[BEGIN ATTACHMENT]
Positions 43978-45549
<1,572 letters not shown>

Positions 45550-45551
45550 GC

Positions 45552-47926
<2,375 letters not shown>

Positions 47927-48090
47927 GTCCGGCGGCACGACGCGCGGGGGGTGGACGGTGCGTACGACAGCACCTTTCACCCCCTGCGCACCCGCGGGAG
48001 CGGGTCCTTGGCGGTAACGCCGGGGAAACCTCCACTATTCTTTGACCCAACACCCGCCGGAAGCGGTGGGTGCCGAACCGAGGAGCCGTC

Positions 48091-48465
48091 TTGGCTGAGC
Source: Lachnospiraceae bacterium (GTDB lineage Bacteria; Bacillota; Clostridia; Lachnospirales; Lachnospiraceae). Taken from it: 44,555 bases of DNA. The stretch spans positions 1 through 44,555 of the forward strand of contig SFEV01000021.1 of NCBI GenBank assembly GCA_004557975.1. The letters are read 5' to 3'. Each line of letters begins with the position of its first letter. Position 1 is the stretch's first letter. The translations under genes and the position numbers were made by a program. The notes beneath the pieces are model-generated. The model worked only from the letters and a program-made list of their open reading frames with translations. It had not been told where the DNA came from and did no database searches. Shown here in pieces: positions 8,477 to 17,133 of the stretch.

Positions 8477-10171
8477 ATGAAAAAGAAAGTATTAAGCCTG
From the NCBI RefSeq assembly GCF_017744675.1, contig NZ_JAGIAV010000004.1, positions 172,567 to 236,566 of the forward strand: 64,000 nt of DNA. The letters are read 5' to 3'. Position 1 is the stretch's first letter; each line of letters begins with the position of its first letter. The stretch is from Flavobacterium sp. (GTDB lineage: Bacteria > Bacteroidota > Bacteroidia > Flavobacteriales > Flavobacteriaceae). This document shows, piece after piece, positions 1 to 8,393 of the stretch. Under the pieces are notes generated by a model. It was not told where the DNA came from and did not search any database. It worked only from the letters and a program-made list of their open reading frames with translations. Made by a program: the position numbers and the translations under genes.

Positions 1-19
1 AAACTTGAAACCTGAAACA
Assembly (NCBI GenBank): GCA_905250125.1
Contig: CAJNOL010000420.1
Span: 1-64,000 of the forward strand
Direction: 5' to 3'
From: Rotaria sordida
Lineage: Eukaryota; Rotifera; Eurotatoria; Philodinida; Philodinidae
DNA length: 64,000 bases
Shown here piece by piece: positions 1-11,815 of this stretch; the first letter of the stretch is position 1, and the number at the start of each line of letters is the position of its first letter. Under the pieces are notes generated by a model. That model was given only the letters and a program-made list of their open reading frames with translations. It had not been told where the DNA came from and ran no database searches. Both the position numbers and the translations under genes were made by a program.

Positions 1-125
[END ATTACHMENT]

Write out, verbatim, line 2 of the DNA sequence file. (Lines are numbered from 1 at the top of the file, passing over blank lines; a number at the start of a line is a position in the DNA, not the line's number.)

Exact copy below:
<1,572 letters not shown>